Reporting Requirement for Passing through the §199A(g) Deduction

If the cooperative passes the §199A(g) deduction through to its patrons, it must identify the amount of the deduction in a notice mailed to the eligible patron no later than the 15th day of the 9th month following the close of the taxable year of the Specified Cooperative. The cooperative must also report the amount of the §199A(g) deduction passed through to the eligible taxpayer on an attachment to or on the form 1099-PATR (or any successor form), unless otherwise instructed by the instructions to the form.

How Patrons Use the §199A(g) Deduction if Passed Through

Patrons to whom the specified cooperative passes the §199A(g) deduction may deduct it up to the amount of their taxable income (in the tax year the written notice is received, which is on or before the due date of the Form 1099-PATR). Taxable income for this purpose takes into account the §199A QBI deduction, but not the §199A(g) deduction. Remember that the QBI deduction is limited to 20 percent of the taxpayer’s taxable income minus net capital gain. The §199A(g) deduction passed through to patrons is not subject to the W-2 wage limitation.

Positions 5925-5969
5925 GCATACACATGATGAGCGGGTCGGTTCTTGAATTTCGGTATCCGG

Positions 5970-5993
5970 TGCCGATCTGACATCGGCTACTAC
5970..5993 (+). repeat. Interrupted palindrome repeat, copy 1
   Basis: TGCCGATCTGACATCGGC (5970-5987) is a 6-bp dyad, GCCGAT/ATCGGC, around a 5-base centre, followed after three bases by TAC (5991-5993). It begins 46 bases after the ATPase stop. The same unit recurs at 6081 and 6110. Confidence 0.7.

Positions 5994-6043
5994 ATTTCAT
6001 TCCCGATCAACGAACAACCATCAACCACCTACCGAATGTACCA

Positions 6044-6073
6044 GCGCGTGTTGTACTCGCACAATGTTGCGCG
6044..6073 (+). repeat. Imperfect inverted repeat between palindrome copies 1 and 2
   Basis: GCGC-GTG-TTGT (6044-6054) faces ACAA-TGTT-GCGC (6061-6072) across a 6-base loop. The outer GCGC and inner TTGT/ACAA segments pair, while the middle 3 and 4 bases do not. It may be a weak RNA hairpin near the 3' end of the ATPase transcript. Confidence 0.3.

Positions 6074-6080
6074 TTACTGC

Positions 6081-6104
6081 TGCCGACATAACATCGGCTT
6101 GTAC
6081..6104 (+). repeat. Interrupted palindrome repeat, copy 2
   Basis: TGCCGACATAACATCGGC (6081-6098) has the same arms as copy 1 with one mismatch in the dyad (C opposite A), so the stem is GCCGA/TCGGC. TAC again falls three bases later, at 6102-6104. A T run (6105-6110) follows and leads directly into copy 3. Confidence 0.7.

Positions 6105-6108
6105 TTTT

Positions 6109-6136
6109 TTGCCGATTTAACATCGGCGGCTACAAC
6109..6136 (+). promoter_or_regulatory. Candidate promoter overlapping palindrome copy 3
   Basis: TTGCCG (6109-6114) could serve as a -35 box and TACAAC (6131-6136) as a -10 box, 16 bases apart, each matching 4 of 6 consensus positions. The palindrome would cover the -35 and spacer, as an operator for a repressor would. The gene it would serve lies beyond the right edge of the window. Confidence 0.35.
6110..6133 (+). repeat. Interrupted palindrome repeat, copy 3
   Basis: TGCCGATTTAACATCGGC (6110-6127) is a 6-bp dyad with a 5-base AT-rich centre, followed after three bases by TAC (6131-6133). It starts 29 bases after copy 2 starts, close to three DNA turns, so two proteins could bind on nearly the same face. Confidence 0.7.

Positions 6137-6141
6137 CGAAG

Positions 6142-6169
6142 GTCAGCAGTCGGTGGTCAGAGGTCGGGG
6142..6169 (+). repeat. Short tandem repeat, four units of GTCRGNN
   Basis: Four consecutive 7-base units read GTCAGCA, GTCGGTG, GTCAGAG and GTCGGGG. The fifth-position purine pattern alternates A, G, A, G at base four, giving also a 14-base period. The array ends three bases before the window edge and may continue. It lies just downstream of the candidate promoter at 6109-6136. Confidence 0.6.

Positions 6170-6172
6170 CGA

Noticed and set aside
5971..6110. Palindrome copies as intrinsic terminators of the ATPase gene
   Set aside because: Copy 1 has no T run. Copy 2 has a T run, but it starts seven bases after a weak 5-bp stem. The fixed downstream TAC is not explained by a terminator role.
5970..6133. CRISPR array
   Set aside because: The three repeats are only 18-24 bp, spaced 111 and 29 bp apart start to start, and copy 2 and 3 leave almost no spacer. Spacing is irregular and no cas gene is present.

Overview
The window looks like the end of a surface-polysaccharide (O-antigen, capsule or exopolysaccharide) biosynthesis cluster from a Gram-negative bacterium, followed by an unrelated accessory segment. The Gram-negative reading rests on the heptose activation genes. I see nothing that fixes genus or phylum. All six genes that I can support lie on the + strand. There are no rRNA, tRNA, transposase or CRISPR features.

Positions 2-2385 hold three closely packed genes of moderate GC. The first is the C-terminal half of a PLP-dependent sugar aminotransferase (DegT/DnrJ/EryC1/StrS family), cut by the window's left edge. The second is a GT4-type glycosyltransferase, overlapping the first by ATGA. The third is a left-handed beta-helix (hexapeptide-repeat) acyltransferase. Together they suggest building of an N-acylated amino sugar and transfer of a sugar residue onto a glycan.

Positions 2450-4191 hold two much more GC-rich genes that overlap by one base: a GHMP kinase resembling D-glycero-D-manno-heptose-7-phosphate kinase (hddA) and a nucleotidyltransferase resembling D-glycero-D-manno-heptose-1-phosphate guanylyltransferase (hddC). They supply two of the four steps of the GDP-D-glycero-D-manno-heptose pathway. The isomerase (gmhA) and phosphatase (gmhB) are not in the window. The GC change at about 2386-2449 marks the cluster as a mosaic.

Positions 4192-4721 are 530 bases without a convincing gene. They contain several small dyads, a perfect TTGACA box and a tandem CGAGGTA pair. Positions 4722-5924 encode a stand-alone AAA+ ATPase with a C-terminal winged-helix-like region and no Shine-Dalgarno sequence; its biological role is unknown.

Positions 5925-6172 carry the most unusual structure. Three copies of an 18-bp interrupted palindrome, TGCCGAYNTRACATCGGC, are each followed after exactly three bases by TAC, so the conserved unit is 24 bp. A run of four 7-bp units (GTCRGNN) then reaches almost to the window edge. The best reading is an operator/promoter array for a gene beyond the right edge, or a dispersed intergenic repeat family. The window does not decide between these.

Any §199A(g) deduction the eligible taxpayer cannot use is lost and cannot be carried forward or back to other taxable years.

Effective Date and Request for Comments

The proposed regulations apply to taxable years ending after the date the Treasury adopts the regulations as final, but taxpayers can rely on the proposed regulations until that date (but only if the taxpayers apply the rules in their entirety and in a consistent manner). Written (including  electronic)  comments  and requests  for a public hearing must be received by August 19, 2019.

CALT does not provide legal advice. Any information provided on this website is not intended to be a substitute for legal services from a competent professional. CALT's work is supported by fee-based seminars and generous private gifts. Any opinions, findings, conclusions or recommendations expressed in the material contained on this website do not necessarily reflect the views of Iowa State University.